It combines the best of digital modeling and some analog circuits right out of our TransTube playbook. The interplay between the loud speakers and the power amplifier is very, very important. Some people try to do it all with the preamp but frankly, you can’t. The best you could ever hope for is kind of a pseudo snapshot of a tube amp. A tube amp has to push back. It has to have that feel, you know, that response. It has to mimic the situation where you overdrive the grid of a tube. Power tubes have a negative grid bias and when you start pushing the grid positive, the tube is literally stumbling while trying to maintain its equilibrium. You can actually hear this and you can feel it. When I heard the final version of our Vypyr, I couldn’t see it. I could’ve sworn it was a tube stack but it was a solid state, open back with 75 watts and it had that—you can’t describe tone quality in words but I’ll try—it had that choke, that kind of visceral feel like a big tube amp when you hit a power chord. It had that.

So let me get this straight, guitar players are going nuts over tube-driven boutique amps for a few years now, but you’ve just put out a very affordable [and metalfriendly] modeling amp called the Vypyr.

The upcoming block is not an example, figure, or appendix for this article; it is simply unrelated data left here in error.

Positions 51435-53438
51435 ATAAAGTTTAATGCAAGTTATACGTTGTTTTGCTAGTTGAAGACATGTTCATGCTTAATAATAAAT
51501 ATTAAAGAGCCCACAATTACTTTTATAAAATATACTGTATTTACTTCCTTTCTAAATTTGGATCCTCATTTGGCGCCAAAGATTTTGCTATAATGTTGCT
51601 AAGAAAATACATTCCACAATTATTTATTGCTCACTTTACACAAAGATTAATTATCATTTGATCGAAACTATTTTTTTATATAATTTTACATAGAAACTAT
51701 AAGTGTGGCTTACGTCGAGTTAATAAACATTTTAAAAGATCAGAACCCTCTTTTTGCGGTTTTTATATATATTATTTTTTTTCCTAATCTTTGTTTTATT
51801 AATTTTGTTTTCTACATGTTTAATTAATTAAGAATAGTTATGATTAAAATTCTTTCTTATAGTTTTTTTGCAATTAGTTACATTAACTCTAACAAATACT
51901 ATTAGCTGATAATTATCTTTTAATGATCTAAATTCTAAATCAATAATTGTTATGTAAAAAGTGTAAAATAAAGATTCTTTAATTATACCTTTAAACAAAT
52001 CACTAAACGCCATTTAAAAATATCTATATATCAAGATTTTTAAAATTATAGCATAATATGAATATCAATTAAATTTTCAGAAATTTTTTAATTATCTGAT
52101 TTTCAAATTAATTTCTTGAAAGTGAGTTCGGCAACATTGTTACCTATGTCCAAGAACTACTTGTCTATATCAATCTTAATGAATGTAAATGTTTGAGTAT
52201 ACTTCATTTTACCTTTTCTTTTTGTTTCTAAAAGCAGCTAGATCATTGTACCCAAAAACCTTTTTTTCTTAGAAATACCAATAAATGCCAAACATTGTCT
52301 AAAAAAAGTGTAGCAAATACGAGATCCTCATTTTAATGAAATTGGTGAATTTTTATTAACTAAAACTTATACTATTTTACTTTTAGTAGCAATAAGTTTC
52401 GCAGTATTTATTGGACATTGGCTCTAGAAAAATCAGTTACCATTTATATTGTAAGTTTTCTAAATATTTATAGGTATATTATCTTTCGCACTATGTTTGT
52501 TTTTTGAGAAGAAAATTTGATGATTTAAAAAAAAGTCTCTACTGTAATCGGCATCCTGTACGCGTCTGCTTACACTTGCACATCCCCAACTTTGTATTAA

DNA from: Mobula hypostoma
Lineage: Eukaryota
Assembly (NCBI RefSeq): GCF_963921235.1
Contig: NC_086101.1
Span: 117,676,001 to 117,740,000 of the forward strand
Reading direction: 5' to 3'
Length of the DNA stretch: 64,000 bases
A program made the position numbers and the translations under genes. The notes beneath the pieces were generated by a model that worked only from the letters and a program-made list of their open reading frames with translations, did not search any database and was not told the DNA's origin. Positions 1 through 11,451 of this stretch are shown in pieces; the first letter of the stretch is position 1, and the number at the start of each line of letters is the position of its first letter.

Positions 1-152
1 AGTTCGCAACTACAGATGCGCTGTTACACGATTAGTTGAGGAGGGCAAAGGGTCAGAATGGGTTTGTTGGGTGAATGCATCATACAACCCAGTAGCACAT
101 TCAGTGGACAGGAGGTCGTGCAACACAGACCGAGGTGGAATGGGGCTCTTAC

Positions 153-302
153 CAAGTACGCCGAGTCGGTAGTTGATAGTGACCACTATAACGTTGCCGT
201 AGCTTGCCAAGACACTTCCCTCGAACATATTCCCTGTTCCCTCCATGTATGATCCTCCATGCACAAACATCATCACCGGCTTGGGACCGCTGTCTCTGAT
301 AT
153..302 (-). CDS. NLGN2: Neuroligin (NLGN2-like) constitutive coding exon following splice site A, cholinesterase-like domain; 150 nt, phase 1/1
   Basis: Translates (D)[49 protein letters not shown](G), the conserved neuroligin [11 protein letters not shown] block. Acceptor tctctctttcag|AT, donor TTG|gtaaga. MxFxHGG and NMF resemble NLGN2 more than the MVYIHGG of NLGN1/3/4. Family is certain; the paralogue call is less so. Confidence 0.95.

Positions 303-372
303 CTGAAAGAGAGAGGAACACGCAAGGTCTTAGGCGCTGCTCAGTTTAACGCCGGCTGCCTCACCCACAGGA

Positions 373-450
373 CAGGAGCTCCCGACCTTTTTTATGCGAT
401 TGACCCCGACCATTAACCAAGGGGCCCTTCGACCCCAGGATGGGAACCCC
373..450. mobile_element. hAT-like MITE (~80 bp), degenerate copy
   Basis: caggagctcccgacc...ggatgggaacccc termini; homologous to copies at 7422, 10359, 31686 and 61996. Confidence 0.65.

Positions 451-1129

This follows on the coattails of your popular ReValver modeling software

Yes and by the way, this new software is the future. It is amazing because it absolutely mimics anything you’ve ever heard. The beauty of this is it doesn’t just model well-known amplifiers, it lets you literally design your own amplifier. One of the problems that we have with language, written language and spoken, is that no matter how good your vocabulary is, you can’t describe tone. What does “fat” and “thick” mean? It may mean something totally different to you than it means to me. For the first time, we’ve allowed people to go in and design their own virtual amplifier to change the tubes, to change the voltage on those tubes, to change their placement, the plate resistor, the cathode resistor, the cathode bypass resistor, etc. Anything, any sound, you have in your head that you can’t describe to anybody, you can now design and achieve those things.